‘Real privilege’ Queen’s photographer recalls memories of last photo shoot

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The official last photograph of Her Majesty was released after she met the newly elected Prime Minister Liz Truss at Balmoral. According to Honey9, Jane Barlow, a Press Association photographer in Scotland, shared small talk with Her Majesty about the weather before taking the opportunity to snap a few pictures.

The Queen then officially appointed Conservative leader Liz Truss to the position of Prime Minister.

Ms Barlow told the Press Association : “I got a lot of smiles from her.

“I was there to photograph her meeting the new Prime Minister but for me the best picture was the one of the Queen on her own. And it has obviously become more significant now.

“I’ve had so many lovely comments about the picture. It’s a real privilege to be able to take that picture, an honour and a privilege. It’s like that for a lot of our jobs.”

Ms Barlow commented that the Queen ”certainly did look more frail than when I photographed her in the summer,” having done more engagements than originally planned in her last few days in the role.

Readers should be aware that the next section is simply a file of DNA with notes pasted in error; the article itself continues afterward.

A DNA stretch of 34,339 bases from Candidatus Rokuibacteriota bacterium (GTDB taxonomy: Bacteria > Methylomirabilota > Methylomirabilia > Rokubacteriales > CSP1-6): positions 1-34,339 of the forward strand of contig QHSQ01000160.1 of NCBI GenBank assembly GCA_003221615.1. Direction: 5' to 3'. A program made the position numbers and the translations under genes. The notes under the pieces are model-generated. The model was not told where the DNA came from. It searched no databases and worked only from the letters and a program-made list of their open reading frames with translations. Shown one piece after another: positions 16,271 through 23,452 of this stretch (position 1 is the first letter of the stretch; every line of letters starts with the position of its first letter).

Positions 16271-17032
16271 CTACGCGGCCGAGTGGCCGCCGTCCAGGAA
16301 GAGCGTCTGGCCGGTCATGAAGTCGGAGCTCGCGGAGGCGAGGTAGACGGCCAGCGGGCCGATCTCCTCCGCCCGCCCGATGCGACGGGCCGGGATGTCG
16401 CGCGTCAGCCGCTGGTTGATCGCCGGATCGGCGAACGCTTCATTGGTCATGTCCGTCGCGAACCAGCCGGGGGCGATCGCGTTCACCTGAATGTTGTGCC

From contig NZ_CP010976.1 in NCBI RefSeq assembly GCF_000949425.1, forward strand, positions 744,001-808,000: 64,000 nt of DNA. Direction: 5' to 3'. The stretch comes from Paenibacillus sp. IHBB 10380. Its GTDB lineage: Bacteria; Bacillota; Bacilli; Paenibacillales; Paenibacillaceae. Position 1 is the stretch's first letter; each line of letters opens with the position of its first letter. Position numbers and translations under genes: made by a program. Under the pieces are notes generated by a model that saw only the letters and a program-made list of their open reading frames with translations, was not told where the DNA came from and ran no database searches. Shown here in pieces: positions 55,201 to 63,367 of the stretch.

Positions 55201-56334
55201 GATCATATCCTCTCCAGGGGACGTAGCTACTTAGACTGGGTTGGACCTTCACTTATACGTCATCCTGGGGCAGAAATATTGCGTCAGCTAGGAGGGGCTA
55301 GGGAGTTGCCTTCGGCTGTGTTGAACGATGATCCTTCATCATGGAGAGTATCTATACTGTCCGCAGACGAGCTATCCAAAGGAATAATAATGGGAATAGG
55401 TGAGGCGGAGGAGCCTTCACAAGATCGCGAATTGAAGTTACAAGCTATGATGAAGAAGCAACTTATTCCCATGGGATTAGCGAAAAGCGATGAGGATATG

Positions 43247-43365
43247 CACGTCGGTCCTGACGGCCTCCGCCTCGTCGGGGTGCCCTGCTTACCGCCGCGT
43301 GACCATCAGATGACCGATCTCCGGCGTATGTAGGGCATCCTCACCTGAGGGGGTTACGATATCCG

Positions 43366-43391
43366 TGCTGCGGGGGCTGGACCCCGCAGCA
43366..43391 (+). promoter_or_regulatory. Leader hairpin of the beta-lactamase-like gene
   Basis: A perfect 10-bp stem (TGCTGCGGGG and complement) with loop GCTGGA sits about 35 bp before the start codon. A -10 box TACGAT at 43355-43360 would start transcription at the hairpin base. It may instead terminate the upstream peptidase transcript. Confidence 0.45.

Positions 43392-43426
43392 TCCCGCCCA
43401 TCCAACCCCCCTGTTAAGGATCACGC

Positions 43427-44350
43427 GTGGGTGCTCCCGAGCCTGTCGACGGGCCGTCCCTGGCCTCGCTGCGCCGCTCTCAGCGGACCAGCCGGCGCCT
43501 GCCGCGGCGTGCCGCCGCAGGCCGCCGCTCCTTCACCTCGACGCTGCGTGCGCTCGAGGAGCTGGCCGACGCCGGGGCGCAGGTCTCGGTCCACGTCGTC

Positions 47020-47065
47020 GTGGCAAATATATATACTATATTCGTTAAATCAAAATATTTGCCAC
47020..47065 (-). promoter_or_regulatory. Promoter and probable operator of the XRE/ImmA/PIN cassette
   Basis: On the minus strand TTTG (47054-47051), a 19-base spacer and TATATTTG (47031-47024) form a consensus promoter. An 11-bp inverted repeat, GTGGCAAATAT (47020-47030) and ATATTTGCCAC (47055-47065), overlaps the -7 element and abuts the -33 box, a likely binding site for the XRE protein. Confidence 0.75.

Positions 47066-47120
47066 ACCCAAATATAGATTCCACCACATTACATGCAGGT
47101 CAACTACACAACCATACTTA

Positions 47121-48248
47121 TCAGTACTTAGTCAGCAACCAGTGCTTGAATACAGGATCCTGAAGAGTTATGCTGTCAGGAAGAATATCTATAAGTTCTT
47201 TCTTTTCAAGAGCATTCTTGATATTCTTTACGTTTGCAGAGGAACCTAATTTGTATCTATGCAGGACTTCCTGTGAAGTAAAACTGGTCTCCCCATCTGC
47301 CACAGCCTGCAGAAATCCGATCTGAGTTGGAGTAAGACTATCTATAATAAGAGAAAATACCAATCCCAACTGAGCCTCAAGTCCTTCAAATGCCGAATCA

She added that Her Majesty had a big smile on her face as she welcomed the newest Prime Minister to Balmoral Castle, where she would pass “peacefully” two days later.

The Queen died on Thursday afternoon at Balmoral at the age of 96.

Prime Minister Liz Truss, who was appointed by the Queen on Tuesday, said the monarch was the rock on which modern Britain was built, who had “provided us with the stability and strength that we needed”.

READ MORE: Prince William leaves Balmoral for Windsor as Duke takes on new title

Speaking about the new King, she said: “We offer him our loyalty and devotion, just as his mother devoted so much, to so many, for so long.

“And with the passing of the second Elizabethan age, we usher in a new era in the magnificent history of our great country, exactly as Her Majesty would have wished, by saying the words ‘God save the King’.”

The Royal Family has now entered a period of mourning. In the coming days, much of national life will be put on hold.

Official engagements will be cancelled and union flags will be flown at half-mast on royal residences, government buildings, across the Armed Forces and on UK posts overseas.

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Members of Parliament will pay tribute to the Queen and take an oath to King Charles.

A state funeral for the Queen is expected in the next two weeks.



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